Limited lessons from the Holocaust?

Teaching History article

By Alice Pettigree, published 21st March 2011

Limited lessons from the Holocaust? Critically considering the ‘anti-racist' and citizenship potential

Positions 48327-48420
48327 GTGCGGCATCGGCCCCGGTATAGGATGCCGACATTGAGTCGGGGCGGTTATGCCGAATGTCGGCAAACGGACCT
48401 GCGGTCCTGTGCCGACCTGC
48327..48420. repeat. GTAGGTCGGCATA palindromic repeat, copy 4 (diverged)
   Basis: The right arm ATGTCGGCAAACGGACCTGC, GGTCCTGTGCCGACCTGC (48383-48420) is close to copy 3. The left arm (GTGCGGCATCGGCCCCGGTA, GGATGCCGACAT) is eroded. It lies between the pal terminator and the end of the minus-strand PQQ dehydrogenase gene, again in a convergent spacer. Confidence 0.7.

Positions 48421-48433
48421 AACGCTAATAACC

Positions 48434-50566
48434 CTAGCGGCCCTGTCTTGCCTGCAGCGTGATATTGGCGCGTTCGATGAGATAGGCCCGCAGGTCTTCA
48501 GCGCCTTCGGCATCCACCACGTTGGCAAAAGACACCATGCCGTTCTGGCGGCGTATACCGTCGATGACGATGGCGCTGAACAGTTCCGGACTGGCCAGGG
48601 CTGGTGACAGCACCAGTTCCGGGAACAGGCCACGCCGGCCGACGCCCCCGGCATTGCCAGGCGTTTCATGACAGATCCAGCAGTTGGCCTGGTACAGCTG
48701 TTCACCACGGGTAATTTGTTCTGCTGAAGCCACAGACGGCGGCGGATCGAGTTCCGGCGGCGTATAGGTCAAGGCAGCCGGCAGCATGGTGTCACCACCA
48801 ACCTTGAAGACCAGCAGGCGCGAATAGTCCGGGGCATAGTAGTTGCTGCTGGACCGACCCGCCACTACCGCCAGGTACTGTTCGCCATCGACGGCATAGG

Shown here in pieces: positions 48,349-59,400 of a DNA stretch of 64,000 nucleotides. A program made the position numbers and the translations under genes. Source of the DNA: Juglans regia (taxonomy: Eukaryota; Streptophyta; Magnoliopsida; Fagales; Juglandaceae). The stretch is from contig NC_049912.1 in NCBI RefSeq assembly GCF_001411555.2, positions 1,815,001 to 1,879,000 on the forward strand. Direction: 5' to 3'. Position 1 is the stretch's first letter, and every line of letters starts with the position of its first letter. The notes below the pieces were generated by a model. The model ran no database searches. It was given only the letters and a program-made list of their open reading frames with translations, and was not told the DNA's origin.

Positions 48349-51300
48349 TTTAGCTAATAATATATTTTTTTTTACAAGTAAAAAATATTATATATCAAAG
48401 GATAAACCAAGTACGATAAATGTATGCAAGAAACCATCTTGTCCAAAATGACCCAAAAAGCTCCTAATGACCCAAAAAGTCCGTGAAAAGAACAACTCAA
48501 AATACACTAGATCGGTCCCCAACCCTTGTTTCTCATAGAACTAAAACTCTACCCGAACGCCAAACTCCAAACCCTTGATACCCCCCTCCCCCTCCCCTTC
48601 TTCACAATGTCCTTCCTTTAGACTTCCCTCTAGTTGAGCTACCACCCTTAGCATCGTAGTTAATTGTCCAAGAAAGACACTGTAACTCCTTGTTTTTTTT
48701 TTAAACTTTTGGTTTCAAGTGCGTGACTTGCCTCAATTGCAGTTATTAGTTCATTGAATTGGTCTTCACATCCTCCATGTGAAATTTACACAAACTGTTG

Previous issues of Teaching History have seen extensive debate about the appropriateness of approaching Holocaust education with explicitly social or moral - as opposed to historical - aims. Rather than taking sides, Alice Pettigrew first acknowledges the range of aims that history teachers bring to their teaching of the subject, including those deeply rooted in a commitment to citizenship education. Her argument then, is that even if such aims are accepted as valid, they simply cannot be achieved by divorcing the ‘lessons' of the Holocaust from an understanding of its specific historical context. To treat the Holocaust as a universal cautionary tale is to deprive students of genuine understanding and, all too often, allows important misconceptions to go unchecked. Properly contextualised historical study, Pettigrew argues, will equip them far better to relate the Holocaust in meaningful ways to discussions about other genocides and ongoing crimes against humanity.

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